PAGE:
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Brain Stimul. 2018 Jul - Aug;11(4):860-862. doi: 10.1016/j.brs.2018.04.002. Epub 2018 Apr 5.

Involuntary and voluntary electroconvulsive therapy: A case-control study.

Author information

1
Department of Psychiatry, Trinity College Institute of Neuroscience, Trinity College Dublin, St. Patrick's University Hospital, James's St., Dublin 8, Ireland.
2
Department of Psychiatry, Trinity College Institute of Neuroscience, Trinity College Dublin, St. Patrick's University Hospital, James's St., Dublin 8, Ireland. Electronic address: d.mcloughlin@tcd.ie.

Abstract

BACKGROUND:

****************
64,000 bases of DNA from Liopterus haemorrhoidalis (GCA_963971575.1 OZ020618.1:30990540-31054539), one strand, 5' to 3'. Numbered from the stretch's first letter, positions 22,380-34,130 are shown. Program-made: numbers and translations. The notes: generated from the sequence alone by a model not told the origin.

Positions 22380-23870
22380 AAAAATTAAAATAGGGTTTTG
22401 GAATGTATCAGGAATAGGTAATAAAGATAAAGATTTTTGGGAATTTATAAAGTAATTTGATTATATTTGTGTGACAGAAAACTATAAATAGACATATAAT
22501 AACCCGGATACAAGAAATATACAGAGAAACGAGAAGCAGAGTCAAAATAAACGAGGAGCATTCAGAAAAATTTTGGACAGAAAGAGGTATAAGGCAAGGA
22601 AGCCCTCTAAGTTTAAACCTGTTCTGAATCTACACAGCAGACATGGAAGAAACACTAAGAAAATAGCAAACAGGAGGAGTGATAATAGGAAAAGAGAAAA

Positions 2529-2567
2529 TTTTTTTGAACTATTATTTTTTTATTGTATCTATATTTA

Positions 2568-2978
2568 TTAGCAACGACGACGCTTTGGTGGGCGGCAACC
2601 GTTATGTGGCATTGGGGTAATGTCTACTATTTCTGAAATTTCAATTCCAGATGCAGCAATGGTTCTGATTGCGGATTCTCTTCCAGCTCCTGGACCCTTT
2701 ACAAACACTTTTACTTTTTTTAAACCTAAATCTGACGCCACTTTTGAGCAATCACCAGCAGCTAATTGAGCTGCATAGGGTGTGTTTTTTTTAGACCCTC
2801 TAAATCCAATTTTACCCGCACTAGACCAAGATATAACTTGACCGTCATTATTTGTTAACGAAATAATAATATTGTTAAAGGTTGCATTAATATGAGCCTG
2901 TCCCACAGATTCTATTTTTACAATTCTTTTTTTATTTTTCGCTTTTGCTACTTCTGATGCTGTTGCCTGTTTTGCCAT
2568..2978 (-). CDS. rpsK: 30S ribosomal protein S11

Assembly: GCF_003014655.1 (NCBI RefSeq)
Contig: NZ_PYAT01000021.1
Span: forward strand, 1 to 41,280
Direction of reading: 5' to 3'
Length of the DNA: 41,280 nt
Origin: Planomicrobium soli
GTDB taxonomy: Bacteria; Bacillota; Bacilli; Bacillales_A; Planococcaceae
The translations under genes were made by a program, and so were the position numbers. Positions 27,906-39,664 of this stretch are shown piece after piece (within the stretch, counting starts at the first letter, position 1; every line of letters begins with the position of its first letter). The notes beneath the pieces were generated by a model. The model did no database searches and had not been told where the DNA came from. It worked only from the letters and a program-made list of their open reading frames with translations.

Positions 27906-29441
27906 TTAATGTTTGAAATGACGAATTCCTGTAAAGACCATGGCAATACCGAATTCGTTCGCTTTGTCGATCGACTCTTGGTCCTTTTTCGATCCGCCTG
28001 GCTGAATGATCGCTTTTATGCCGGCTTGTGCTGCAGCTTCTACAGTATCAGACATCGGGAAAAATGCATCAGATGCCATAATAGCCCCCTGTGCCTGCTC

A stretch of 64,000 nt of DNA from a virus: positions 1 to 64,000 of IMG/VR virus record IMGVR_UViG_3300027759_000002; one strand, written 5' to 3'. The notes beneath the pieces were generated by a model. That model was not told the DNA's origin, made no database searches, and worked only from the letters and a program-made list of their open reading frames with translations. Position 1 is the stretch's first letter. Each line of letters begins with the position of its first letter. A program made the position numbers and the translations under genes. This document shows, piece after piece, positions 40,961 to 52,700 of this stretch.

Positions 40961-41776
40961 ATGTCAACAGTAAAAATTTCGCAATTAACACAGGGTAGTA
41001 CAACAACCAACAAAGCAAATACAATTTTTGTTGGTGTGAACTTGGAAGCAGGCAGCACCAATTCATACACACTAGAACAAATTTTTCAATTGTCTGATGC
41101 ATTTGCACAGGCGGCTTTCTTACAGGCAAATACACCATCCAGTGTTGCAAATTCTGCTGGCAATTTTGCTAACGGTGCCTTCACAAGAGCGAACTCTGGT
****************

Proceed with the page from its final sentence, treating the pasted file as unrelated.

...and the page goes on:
It is not known whether results of clinical research in ECT can be used to guide treatment decisions for those having involuntary ECT, who are not represented in trial populations.

OBJECTIVE:

We aimed to compare courses of involuntary ECT with matched voluntary ECT courses in terms of clinical and demographic factors, treatment requirements, and outcomes.

METHOD:

We performed a retrospective case-control study examining a five-year sample of involuntary ECT courses and an age-, gender- and time-matched voluntary ECT control sample.

RESULTS:

We examined 48 involuntary and 96 control voluntary ECT courses. While groups differed at baseline in terms of diagnosis, illness severity and illness characteristics, there were no differences in treatment outcomes after ECT or six-month readmission rates.

CONCLUSION:

Our findings suggest that research on capacitous ECT patients is applicable to those having involuntary ECT.

KEYWORDS:

Depression; Electroconvulsive therapy; Involuntary; Practice

PMID:
29643022
DOI:
10.1016/j.brs.2018.04.002

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